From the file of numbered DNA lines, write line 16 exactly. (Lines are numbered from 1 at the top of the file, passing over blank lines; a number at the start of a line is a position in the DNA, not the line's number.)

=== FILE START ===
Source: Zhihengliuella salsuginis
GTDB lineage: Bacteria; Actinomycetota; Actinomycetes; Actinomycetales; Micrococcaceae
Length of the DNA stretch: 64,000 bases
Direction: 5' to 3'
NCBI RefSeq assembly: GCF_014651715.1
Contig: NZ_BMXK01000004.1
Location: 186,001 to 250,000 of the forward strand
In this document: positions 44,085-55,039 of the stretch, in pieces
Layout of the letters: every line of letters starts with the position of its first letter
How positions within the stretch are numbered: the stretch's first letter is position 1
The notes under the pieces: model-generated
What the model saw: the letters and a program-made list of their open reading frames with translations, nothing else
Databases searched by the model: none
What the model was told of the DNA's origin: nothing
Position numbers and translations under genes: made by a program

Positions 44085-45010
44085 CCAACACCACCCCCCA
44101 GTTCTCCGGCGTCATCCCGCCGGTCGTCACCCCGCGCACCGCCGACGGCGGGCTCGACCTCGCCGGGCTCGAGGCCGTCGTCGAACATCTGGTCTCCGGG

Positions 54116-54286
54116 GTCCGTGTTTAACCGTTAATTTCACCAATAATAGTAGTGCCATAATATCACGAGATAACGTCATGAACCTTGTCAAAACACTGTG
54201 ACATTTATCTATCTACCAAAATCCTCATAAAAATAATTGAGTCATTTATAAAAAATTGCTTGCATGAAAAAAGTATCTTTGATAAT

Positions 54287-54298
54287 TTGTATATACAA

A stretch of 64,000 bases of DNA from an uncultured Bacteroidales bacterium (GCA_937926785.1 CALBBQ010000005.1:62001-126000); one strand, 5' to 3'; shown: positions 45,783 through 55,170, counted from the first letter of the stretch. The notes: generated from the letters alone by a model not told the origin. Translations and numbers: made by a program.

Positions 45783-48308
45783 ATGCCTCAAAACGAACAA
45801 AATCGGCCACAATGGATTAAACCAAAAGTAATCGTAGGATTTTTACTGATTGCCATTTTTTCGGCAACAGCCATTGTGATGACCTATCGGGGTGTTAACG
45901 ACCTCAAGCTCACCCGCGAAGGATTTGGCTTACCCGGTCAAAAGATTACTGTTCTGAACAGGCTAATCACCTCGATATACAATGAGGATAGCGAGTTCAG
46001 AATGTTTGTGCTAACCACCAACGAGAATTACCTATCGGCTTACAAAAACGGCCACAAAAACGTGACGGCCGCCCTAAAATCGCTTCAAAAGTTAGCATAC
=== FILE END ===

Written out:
Positions 44085-45010